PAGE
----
Lords of the Fourteenth Century (1327-1405)

1327:Thomas Lord Berkeley once again takes up residence in the castle.

1338: Lord Berkeley’s son is knighted, aged seven.

1340: The Great Hall is restored in place of the twelfth century original.

1360: Thomas Lord Berkeley dies and is succeeded by his son, Maurice who, after spending five years fighting in France, is wounded badly enough to return home. He dies of his wounds in 1368.

1368: The fifteen-year-old Thomas Berkeley, inherits the title and lands. Thomas is married to Lord de Lisle’s daughter, a marriage that would cause many problems over the next two centuries.

1383: Lord Lisle dies, the inheritance double’s Berkeley’s estate and he becomes one of the most wealthy men in the kingdom.

1387: Berkeley sponsor’s the first ever translation of the bible into Norman French and allows the translators to make use of his castle’s rooms. He is accused of heresy, but never charged.

1388: Richard II dines at Berkeley. The plague of Black Death has killed one third of the population of the country, and it is only through his unusual wealth that Berkeley is able to pay for his servants. The King remarks that the visit was most pleasant.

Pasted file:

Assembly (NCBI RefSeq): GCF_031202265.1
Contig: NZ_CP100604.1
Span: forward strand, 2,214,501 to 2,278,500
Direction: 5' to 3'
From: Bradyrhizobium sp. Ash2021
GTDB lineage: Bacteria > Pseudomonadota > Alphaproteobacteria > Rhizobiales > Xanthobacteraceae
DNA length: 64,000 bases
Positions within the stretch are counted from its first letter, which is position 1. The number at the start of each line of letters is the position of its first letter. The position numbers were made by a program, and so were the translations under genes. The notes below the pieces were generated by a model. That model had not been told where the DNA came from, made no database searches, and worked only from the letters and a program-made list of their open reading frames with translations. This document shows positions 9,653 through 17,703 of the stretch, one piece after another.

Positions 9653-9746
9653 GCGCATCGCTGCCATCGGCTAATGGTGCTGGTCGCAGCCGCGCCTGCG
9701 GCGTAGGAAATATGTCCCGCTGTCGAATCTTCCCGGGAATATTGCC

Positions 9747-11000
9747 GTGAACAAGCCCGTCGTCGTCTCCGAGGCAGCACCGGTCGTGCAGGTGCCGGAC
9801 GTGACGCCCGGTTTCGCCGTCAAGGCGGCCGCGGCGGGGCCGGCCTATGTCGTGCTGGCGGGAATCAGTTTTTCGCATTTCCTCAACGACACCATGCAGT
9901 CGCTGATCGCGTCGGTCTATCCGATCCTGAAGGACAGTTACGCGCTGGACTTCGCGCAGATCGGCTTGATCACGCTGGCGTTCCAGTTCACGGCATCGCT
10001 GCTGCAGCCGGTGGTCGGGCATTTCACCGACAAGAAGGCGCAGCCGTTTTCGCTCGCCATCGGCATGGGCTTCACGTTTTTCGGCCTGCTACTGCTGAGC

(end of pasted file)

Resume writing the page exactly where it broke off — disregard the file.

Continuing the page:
1393: Berkeley’s wife dies, and, in an attempt to find solace and pray for her soul, Berkeley departs for a year long pilgrimage.

1399: Rebellion breaks out against King Richard, once again, the King of England had been bestowing too many gifts and too much power upon his favourites. At this point the Richard was in Ireland and the Duke of York was regent. Realising he had no hope of quelling the Duke of Lancaster’s forces, York met with the rebellious noble at Berkeley castle, and there they conspired to overthrow the King upon his return. Soon after the meeting, they rode south to Bristol and took the castle there and following that took Chester. When Richard returned and learned of his situation, he quickly signed an official abdication, to which Berkeley was a witness.

1405 In recognition of his successes in the wars in France, Richard IV makes Berkeley a Privy Councillor and a Lord of the Marches. He died in 1417

Property Feud (1417-1480)